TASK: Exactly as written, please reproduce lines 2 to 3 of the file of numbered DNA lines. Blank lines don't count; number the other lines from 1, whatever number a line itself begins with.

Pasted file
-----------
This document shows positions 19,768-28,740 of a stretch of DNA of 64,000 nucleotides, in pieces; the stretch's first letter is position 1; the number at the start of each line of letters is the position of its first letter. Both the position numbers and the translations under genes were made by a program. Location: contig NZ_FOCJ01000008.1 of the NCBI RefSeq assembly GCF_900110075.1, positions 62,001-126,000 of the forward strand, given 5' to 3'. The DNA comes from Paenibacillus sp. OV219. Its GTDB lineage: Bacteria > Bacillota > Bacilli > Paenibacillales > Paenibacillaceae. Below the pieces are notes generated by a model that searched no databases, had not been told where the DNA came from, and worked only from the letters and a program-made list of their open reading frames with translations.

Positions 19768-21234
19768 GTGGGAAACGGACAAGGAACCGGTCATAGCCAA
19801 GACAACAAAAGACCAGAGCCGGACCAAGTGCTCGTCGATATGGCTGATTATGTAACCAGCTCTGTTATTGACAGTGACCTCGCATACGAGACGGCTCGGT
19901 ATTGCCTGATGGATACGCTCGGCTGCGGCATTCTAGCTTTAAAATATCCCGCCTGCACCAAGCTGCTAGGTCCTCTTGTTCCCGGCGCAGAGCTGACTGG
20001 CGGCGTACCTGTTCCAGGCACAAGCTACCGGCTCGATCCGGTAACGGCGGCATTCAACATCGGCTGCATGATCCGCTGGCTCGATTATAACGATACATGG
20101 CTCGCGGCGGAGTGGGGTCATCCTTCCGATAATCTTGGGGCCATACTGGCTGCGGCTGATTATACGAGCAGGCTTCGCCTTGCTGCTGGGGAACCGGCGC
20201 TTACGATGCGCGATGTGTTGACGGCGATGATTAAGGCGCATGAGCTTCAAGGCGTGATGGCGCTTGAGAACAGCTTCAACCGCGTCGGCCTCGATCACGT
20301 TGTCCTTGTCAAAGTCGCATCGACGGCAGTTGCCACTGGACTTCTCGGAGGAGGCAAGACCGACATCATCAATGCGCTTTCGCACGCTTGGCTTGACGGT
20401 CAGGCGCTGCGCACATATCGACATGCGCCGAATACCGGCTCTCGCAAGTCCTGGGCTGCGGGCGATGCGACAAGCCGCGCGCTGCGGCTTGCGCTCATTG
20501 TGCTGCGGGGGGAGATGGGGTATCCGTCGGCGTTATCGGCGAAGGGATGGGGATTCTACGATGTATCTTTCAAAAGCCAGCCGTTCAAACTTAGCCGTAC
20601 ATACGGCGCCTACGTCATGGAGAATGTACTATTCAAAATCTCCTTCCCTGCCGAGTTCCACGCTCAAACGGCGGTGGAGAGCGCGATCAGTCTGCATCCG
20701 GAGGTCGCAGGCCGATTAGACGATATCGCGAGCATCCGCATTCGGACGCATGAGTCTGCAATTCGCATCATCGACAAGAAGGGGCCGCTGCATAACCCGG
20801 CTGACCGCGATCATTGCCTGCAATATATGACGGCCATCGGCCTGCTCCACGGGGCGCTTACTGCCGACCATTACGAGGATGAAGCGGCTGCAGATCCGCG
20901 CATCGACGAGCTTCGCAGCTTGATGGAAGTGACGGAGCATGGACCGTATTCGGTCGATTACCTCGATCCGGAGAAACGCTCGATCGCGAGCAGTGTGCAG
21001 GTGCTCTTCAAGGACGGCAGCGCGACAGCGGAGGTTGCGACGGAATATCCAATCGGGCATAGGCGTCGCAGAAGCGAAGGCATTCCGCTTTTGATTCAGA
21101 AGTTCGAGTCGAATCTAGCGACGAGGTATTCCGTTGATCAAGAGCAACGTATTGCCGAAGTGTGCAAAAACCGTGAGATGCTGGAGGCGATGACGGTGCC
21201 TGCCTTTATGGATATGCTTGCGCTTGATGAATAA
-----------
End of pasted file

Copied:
Positions 19768-21234
19768 GTGGGAAACGGACAAGGAACCGGTCATAGCCAA